Washougal Studio Artists tour returns this week

Spring Studio Tour set for Saturday and Sunday, May 4-5, will feature 23 local artists

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Washougal resident Makayla Blum holds one of her art pieces in April 2024. Blum is one of 23 local studio artists participating in the 2024 Washougal Studio Artists’ 2024 Spring Studio Tour. (Photo courtesy of Makayla Blum)

The Seventh annual Washougal Studio Artists Spring Studio Tour (WSAT) will be held from 10 a.m. to 4 p.m. Saturday and Sunday, May 4-5.

The event will feature 23 local artists, seven studios and a variety of artwork, including fused glass, textiles, bronze sculpture, painting, jewelry and mixed media.

Seven of the artists — Linda Ballard (fiber arts), Marina Pearson (painting, drawing), Makayla Blum (woodworking, painting, drawing), Jennie Westfall (watercolor), Gabrielle Serriere (digital art, painting, drawing), Blythe Ayne (photography) and Keith Russell (oil painting) — are first-time participants in the open-studio tour.

“I think what people will be most excited about is the fact that there are seven new artists this year,” said WSAT organizer Shirley Bishop. “We usually have three or four, but this year we had a lot more (artists) apply. We scrutinize the artists who apply to assure our visitors of a certain level of professional ‘fine art.’ The new artists bring a whole new feel to the tour and are an exciting addition to the established artists who, on their own, are blooming in their own artistic adventures.”

Returning artists include Trish Johnston (watercolor), Sandy Moore (fabric collage), Sharon Buckmaster (fiber arts, jewelry), Cyndee Starr (mixed media), Tamara Dinius (mixed media), Toni McCarthy (beaded and metal jewelry), Liz Nye (mixed media, photography, textiles), Phyllis Carter (glass), Regina Westmoreland (mixed media), Debbie Nagano (mixed media), Ellen Nordgren (mixed media), Bishop (fused glass, home decor), Kathy Marty (handwoven rugs, home decor), LesleyAnne Ezelle (ceramics, alpaca fiber), David Van Zandt (bronze sculpture, oil painting), and Charlene Hale (glass).

“It’s just been so great,” Blum said about the WSAT. “Over the years, it’s really grown. There’ve been some really cool artists that have gained traction and made connections through there. I’m really blessed to be able to participate this year. It’s been really great getting to meet with all the people that are participating. Where we live is so unique. It just goes to show that the people that draw inspiration from it have a piece of it with them, so it’s just really cool.”

Blum, a lifelong Washougal resident, started her business, M. Blum Art and Design, in 2018, selling wood pieces, paintings, drawings, digital artwork and original T-shirt designs, many of which are custom made.

“(My art is) very unique,” she said. “It’s got a lot of shiny colors, and it takes nature and abstract and combines (them). When you think of nature, it’s neutral and beautiful and peaceful, and I like to make it more exciting. I’ve lived here my whole life, so I’ve grown up with this view in my backyard, and I love the idea of turning it into something new. I love to do metals, like metallic inks, give it that shine. I like to use bright colors. But I use wood and paint, multimedia, all sorts of things. It’s just kind of a fun way to re-look at my backyard.”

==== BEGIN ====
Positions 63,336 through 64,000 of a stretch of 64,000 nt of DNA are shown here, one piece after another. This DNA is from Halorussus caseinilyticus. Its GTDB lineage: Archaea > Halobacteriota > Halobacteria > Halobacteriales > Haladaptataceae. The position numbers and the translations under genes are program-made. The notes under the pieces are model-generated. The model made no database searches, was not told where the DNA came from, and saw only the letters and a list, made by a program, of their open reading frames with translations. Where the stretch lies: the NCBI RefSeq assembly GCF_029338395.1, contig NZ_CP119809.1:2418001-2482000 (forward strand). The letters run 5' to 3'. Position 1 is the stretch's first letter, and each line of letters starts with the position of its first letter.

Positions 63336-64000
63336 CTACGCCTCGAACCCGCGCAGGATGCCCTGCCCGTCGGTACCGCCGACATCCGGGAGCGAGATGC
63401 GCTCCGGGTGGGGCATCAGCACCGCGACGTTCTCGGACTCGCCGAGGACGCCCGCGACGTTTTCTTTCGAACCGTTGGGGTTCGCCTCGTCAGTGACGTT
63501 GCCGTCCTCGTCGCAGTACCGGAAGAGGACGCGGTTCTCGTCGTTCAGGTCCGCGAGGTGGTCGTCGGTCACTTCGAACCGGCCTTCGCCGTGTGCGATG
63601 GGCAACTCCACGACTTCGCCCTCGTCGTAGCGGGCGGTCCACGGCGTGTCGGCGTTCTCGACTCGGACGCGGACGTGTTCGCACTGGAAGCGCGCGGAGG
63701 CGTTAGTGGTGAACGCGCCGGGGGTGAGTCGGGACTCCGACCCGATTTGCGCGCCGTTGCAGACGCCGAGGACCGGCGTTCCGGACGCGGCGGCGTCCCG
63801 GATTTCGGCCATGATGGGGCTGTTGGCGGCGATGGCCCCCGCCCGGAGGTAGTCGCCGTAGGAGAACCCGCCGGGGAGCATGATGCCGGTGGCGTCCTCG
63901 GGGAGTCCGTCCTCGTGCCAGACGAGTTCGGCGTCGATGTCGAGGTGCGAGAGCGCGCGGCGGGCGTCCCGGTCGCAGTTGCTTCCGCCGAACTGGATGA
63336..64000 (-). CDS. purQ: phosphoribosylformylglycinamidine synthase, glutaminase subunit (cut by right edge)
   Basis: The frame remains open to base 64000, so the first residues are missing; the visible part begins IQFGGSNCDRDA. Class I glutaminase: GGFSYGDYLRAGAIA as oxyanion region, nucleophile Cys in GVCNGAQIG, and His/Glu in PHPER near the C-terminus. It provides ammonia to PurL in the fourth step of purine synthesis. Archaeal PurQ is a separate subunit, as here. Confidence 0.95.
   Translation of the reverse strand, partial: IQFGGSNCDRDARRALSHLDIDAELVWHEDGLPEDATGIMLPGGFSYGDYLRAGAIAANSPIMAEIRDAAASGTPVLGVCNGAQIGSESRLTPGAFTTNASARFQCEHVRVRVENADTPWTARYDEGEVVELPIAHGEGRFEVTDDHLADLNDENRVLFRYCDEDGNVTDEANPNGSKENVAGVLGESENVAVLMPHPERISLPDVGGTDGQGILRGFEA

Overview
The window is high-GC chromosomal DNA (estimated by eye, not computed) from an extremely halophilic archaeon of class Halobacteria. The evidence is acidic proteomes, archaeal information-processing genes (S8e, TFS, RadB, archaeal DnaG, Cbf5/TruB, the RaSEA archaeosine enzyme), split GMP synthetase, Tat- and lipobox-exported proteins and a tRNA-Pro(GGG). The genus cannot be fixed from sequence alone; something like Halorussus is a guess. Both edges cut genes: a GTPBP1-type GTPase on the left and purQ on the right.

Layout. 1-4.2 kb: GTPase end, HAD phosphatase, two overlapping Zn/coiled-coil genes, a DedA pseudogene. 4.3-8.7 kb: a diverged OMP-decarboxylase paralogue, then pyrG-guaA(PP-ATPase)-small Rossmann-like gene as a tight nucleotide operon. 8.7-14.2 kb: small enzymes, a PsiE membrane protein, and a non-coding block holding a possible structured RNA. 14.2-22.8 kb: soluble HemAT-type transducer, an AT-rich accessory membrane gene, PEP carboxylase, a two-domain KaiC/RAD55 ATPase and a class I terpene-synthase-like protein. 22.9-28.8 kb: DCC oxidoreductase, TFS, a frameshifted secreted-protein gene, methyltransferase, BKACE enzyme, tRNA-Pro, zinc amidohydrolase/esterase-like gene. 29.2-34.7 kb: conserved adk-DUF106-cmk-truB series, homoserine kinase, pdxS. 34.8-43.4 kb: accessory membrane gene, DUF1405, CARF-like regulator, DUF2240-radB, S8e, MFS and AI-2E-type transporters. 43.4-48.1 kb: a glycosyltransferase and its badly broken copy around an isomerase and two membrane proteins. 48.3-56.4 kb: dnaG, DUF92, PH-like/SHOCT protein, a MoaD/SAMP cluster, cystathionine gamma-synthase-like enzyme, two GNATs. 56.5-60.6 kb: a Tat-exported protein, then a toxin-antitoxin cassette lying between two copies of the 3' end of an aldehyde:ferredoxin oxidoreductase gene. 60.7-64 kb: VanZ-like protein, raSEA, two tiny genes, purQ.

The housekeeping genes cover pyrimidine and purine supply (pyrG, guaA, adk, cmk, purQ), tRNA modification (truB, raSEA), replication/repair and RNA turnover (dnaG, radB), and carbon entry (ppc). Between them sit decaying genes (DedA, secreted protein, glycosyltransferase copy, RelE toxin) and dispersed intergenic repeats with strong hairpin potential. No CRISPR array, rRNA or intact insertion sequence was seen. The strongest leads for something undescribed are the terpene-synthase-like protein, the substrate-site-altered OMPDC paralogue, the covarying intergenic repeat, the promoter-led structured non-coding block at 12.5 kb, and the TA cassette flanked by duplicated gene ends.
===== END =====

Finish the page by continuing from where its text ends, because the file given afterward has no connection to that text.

Blum uses a variety of tools, ranging from pencils and brushes to shirt-printers and laser-cutters, to produce her work.

“Makayla has an incredible machine that cuts wood based on computer designs. I haven’t seen it yet in person, but I’ve seen lots of her Instagram posts,” Bishop said. “She has a very creative way of applying her paint colors, including some metallics, to those wood pieces.”
Blum wrote on the WSAT website that she hopes that her art “fosters a deeper appreciation for the wonders of nature.”

“The way that I make these things, it’s not just flat colors,” she said. “There is joy. There’s pops of color, there’s a lot to look at, there’s a lot to experience. My takeaway is that people will see it and find themselves smiling. I want them to look at it and feel joy.”
Blum said that she became an artist “as soon as (she) could hold a pencil.”

“I used to get in trouble at school for drawing on all my papers,” she said, laughing. “It has just been a complete passion of mine my entire life. After high school, I started teaching, but I was still doing my artwork. At some point, someone (said to me), ‘You should try selling that.’ I was like, ‘Who’s going to buy it? My mom?’ I created my business in 2018, did my first show in 2019, and I loved it. It was a huge hit. After I did that show, I was like, ‘Wow, this is actually something I can do.’ I did a couple more, and I was able to actually leave my teaching position in 2020 and start doing this full time, so it’s just been an amazing (journey) — a blessing, really.”

The upcoming WSAT will mark the opening of Blum’s new studio, which her father has been building on her family’s property in rural Washougal since 2021.

“It’s a huge, stick-built shop, and inside, I have a pretty large space where I do all my work,” she said. “It’s got a couple of bay doors and windows, and it’s really nice inside. I get to utilize the whole space, and it’s been really cool to be able to do that. I’ve always dreamed of doing classes of some kind. I’ve not jumped into that yet, but it’s something that I aim for. End goal-wise, I want this to be a space that can be utilized by people. I don’t want it all just to be me. I want this to be a space that can let other people have a creative outlet.”

To view Blum’s work, visit or

For more information about the WSAT, visit